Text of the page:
Koreatown, Los Angeles CA
At the beginning of the 20th century, a small group of Koreans immigrated from Korea to America to work in sugar plantations on the Hawaiian Islands. Some Korean Americans moved to the mainland to continue their agricultural work, despite the difficult conditions at the plantations. They were not as well-known and tended to be scattered, not like other immigrant groups. The same discrimination was experienced by other Asian communities, including the inability to attend school in San Francisco with whites, intermarrying with whites, and not being allowed to own property in California (California Anti-Miscegenation Law 1901).
Many Korean Americans found it difficult to live in the period 1910-1940, when Japan invaded Korea. Korean Americans viewed themselves as more exiles than immigrants, and believed they could live without any country. Through the 1950s, when the majority of Korean-born immigrants were either orphans or brides from Korea, the immigration quotas helped to keep the numbers of Koreans in the country relatively small.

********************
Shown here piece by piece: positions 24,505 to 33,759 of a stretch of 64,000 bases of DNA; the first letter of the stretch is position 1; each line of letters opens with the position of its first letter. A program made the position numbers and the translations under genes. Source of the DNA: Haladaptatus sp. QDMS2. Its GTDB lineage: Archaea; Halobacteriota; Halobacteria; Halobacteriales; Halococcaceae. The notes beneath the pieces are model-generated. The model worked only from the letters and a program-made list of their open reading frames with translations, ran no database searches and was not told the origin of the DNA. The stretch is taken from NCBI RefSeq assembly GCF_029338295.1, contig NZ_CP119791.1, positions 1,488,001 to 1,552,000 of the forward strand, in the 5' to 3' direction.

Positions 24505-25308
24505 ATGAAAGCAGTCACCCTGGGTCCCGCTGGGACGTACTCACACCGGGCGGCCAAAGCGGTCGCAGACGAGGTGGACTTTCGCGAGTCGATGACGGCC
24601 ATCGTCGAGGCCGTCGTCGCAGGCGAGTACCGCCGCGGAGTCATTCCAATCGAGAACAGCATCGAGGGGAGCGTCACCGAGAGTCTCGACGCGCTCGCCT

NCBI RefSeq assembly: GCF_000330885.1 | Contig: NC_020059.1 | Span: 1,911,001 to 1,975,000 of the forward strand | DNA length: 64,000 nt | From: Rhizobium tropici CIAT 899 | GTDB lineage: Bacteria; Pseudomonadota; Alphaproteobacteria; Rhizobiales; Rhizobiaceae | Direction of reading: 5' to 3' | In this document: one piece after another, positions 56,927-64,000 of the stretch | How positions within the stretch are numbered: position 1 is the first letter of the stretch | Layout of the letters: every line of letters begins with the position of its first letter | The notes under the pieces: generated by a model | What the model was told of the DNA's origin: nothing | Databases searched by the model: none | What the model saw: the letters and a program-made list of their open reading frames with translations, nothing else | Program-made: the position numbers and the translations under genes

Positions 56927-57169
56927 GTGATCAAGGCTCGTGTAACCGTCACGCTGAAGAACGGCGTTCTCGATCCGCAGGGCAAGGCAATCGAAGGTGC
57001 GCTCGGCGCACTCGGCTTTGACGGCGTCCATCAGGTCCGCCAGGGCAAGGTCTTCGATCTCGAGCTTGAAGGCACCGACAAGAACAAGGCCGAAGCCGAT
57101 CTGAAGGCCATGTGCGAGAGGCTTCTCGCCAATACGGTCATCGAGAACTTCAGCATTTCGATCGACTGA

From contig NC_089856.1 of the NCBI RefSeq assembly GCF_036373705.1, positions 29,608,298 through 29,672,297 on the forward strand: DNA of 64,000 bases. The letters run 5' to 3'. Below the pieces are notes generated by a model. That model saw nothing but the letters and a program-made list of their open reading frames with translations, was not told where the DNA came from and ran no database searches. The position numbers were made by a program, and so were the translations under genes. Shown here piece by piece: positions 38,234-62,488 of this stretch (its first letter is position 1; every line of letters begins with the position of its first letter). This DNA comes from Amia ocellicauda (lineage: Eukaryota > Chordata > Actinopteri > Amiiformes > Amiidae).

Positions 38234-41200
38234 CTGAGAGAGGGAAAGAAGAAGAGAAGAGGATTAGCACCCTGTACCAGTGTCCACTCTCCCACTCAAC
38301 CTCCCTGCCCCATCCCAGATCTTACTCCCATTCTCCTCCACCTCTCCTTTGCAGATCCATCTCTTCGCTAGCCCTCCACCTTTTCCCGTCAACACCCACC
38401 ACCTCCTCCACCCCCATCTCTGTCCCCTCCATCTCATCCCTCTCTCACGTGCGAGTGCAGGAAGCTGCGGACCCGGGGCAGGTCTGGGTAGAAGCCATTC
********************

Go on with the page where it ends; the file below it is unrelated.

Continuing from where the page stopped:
The Immigration Act of 1965 abolished the quota system which had limited the number of Asians permitted to enter the United States. Many Koreans, some of them from North Korea, began immigrating to America.
Korea was one of the five most popular countries from which immigrants have come to America since 1975. Korean Americans have migrated to America for greater freedom and economic opportunity. Koreatown is a neighborhood in Los Angeles, California that hosts the highest concentration of Korean immigrant residents. Koreatown is often the first destination for Latinos or Korean immigrants. This neighborhood is a place where new immigrants can make adjustment to American life. Many Koreans and Latinos living in Koreatown speak little English. Koreatown was established in the 1970s, and it became a thriving community by 1990.
The area it covers is approximately five hundred blocks in Los Angeles’s Central and Mid-Wilshire districts. Koreatown stretches to its current borders in an area bordered by Vermont Avenue to the east, Western Avenue to the west, Beverly Boulevard and Pico Boulevard south. The Korean community was very successful by the 1990s and owned many businesses in central Los Angeles. Within a radius of three miles from Koreatown, there are 488,000 job opportunities. Koreatown is home to a large number of Asians as well as Hispanics. Although the community is heavily populated by Korean-owned businesses, the majority of residents are Latinos.
Koreatown’s residents make up approximately half of the population. Latinos account for roughly 50 percent, with Koreans being followed closely by Whites and African Americans.